April has been such a dry month this year. I’d been panicking about sowing my seeds too early at the allotment after the temperature dropped, and then decided I’d maybe done right, glad my sowings had at least got a bit of moisture to start them off. I’ve also gone ‘no dig’ with my spuds, which has raised eyebrows. My plot-neighbours have decided the opposite and are going for deeper trenches this year. Half the fun is chewing it all over, as long as you don’t mind that the apocalyptic commentary on whatever approach you’re taking usually comes after you’ve already committed!
Fortunately I don’t grow sweetcorn, which has been the source of the greatest chewing-over between plot-holders this season. You see, there is a canny badger on the site who is partial to the golden crop. In a bid to outwit our striped friend, one gentleman is planting his sweetcorn inside a fruit cage. I overhead his pal scoffing at that, this badger can almost certainly pick locks! Well, in that case, he’d consider installing lasers. Immediately I had visions of the badger, clad in spy gear, dropping down on a wire from the nearest tree, glint in his eye.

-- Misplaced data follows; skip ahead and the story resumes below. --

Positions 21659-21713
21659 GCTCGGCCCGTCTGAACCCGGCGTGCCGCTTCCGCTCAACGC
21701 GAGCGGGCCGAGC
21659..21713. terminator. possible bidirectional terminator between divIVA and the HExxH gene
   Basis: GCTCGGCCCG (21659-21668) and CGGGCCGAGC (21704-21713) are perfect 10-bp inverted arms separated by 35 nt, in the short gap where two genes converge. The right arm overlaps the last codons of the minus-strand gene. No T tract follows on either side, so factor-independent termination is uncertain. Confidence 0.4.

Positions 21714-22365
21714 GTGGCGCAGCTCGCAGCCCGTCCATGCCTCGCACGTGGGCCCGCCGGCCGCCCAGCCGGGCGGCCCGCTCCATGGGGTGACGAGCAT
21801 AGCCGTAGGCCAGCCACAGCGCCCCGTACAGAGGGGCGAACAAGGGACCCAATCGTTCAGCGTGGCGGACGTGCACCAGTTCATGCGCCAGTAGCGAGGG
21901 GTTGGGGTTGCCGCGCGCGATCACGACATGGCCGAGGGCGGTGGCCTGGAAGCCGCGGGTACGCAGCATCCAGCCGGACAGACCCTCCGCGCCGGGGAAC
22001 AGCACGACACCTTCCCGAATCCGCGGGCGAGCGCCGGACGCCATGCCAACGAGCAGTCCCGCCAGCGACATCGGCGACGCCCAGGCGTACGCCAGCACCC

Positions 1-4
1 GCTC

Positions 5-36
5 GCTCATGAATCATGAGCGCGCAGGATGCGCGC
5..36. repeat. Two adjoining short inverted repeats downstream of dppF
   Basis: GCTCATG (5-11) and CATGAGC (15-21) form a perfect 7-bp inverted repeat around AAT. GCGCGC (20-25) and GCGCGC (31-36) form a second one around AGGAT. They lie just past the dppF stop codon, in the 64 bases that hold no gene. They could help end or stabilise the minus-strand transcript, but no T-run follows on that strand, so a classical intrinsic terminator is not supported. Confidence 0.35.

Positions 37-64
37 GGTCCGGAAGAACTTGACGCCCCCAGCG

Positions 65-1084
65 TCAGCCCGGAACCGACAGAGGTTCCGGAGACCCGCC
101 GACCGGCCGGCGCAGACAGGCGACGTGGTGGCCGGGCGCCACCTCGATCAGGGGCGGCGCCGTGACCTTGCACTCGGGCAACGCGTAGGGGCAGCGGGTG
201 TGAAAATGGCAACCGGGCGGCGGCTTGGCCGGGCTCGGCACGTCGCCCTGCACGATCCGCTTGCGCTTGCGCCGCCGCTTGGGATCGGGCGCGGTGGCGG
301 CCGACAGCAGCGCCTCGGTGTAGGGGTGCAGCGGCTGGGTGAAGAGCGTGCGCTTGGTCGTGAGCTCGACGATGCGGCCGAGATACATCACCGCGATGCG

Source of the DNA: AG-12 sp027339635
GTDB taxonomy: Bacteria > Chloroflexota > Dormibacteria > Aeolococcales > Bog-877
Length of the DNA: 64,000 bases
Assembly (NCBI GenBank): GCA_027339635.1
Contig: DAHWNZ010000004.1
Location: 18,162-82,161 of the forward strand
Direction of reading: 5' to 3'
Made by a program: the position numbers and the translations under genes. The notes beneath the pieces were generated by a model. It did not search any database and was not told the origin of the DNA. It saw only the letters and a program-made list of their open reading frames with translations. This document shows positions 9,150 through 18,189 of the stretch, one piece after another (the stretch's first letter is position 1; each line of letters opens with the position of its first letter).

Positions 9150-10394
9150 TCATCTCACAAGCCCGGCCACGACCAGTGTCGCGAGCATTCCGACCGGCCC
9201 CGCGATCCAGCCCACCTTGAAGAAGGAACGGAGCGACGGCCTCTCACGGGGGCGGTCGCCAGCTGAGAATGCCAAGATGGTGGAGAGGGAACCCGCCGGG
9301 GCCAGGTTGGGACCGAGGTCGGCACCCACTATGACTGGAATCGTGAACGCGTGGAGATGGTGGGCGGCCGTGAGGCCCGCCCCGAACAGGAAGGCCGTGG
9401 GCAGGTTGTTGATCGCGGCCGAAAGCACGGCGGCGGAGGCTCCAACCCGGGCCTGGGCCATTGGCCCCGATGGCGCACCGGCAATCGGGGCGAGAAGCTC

I had a wonderful author visit to Seaton Primary School this month, running a session for KS2 (years 3-6, in case you were wondering), followed by a creative writing workshop for Year 5. The children were fabulously imaginative and engaged. I’m super-grateful to Jenny at the independent bookshop, Owl and Pyramid, for setting this up. Since things have opened up post-pandemic, it really has been very special to get out there and meet readers. I’m gaining confidence with each visit and it’s been heartening to get some great feedback from teachers… instructive and inspiring which supports their work in the classroom. I’ll take that.
My first lot of notes arrived from my editor for the new book this month too, so I’ve had my head deep in thoughts about re-writes. This first stage of the editing process usually pays close attention to the structure of the book, making sure the pace is working, prodding characters into life, identifying plot-holes and those saggy bits that lack enough tension to drive the story forward. It doesn’t matter how lovely the editor, most writers seem to agree there’s a heart-sink moment when you get these notes. My brain screams, I can’t do it, there’s been some terrible mistake, someone mis-took me for writer, I have no ideas left at allllll! This panic has a name: Cognitive Dissonance. It’s where your neurons scramble for ideas to try and resolve the crisis of contradiction, searching every dusty recess of your cranium for something that might help, anything in fact, and slowly, slowly, ever so slowly, finds glitter amongst the dust. Then you’re away, freshly fired up to make this book the best you possibly can. That is, until the next round of notes arrive…